New Jersey Senator Diane Allen (R) introduced the New Voices bill on Monday, August 1 with Senator Nia Gill (D) as the co-primary sponsor and Senator Jennifer Beck (R) as co-sponsor. We now have identical bills in both the State Senate (S-2506) and Assembly (A-4028)!
This bill will re-establish the First Amendment rights of student journalists under the Tinker standard (speech is protected unless it is illegal or may cause a material disruption to the education process). The bill also protects journalism teachers and advisers, in public high schools and institutions of higher learning, from retribution for supporting their students.
The bill was first introduced in December of 2015 by former Assemblywoman Donna Simon (A-4912). It was reintroduced in this legislative session on June 30 by Assemblywoman Gail Phoebus (R) and Assemblyman Troy Singleton (D) (A-4028).
Since the bill was reintroduced, an article was written by Kaelynn Knoernschild for the Student Press Law Center. The bill also received the support of the Editorial Board of the Times of Trenton, The Record, and Gannet Newspapers. The Gannet Editorial does have an error, however. The bill does NOT “forbid any requirement that all content be subject to administrative review before publication.”
This bill is part of the New Voices network which is supporting campaigns in 16 other states after three states (North Dakota, Maryland, and Illinois) enacted legislation in the past two years. New Voices legislation has received the endorsement of the Society of Professional Journalists, the American Society of News Editors, the National Council of Teachers of English, and the Journalism Education Association.
To get regular updates on how you can support this bill “like” the New Voices of New Jersey Facebook page. Student journalists who want to advocate for their rights (and work toward’s the bill’s passage) should join the Student Chapter of the Garden State Scholastic Press Association.
In December, a bill was introduced by Assemblywoman Donna Simon that protects student journalists and their advisers from censorship and administrative retribution. The bill needs to be reintroduced by a new legislative sponsor (Simon lost her re-election campaign).
This bill is part of the New Voices movement – a nationwide effort inspired by the success of the North Dakota law that was passed unanimously last year. In April, Maryland became the second state to pass a New Voices law. Seven other states have active bills. But New Jersey’s bill is no longer among them.
We are seeking legislators who might agree to become primary sponsors of this legislation. Contact your assemblyperson and senator. If they have interest, please leave a comment. And please sign and share this petition.
Contests Deadline – July 1.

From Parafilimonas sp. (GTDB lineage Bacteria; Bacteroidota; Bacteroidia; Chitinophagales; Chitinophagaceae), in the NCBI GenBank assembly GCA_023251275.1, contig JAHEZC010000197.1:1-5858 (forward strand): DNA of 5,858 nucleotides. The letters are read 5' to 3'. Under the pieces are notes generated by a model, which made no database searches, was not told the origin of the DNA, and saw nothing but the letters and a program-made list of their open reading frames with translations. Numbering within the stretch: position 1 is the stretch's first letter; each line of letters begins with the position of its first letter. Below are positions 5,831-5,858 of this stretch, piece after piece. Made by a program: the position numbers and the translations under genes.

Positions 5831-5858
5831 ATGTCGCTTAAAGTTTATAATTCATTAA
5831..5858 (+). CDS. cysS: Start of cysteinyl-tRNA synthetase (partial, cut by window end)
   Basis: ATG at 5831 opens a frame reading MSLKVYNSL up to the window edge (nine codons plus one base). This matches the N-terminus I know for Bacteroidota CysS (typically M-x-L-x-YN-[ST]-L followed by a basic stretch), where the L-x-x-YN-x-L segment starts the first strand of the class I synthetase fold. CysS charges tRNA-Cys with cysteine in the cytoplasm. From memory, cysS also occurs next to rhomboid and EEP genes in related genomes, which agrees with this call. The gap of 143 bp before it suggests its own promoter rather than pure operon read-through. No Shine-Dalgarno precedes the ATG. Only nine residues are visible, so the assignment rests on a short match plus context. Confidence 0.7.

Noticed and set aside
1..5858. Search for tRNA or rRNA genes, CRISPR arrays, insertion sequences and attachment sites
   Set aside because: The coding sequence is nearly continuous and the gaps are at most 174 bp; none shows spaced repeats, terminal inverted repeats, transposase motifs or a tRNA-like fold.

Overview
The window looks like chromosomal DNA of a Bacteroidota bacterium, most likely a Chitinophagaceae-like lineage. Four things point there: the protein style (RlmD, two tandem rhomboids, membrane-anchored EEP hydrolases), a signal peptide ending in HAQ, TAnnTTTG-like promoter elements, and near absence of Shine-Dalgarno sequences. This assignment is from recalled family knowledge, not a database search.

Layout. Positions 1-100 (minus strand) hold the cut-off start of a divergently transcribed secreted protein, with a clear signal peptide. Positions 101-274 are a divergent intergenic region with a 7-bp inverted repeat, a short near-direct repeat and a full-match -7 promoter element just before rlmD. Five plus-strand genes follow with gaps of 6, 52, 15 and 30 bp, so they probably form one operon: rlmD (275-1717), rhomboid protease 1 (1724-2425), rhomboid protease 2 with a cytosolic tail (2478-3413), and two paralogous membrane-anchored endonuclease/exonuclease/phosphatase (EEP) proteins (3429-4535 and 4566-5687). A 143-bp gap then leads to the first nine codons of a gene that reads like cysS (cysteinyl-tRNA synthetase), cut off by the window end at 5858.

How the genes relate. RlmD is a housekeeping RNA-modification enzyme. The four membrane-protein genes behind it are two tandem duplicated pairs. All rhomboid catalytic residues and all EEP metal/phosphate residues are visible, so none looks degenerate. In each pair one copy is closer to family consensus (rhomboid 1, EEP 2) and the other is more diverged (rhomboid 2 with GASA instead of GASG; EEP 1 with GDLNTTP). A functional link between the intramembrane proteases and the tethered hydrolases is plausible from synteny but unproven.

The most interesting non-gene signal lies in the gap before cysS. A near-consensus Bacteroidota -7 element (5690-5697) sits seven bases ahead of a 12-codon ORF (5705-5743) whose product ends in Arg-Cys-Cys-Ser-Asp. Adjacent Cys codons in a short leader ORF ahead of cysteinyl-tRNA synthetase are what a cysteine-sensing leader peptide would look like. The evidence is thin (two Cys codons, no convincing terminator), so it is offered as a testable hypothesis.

It’s time to reap rewards for this year’s hard work. Your staff members have written, designed and photographed some great content this year.
The Summer Newspaper and Yearbook contests allow them to compete for awards in many categories.
Preparing your entries is simple and quick. Out-of-state professionals are standing by to judge your work.
Newspaper members: You can enter up to 73 entries (six in each of the 12 categories plus one for overall excellence), or send just one entry in one category. It’s up to you. Categories include news, opinion, features and sports writing, photography, cartooning, review writing and more.
Yearbook members: An experienced judge from out of state will mark a thorough critique form and give you points in each category. Explanations and the critique will accompany each returned entry. Judges will be encouraged to write in your book, pointing out specific kudos and constructive criticisms.
Awards will be announced at Fall Press Day, Monday, Oct. 24, 2016, at Rutgers’ Busch Campus Center. Questions? Contact Susan Everett at email@example.com.
The Garden State Scholastic Press Association offers two student scholarships to member schools. The contest is run by the New Jersey Press Foundation.
The Stevens Scholarship is for $2,000 towards college tuition. It is awarded to a senior student who has shown dedication to their school newspaper or yearbook. Advisers may nominate one student.
The Kilgore Scholarship is for $5,000 towards the tuition of a student who will be enrolled in a college journalism program in the Fall. The winner of this scholarship becomes the GSSPA’s New Jersey High School Journalist of the Year and is entered into the National High School Journalist of the Year competition administered by the Journalism Education Association. Advisers may nominate one student. Editors at newspapers who are members of the NJPA may also nominate students.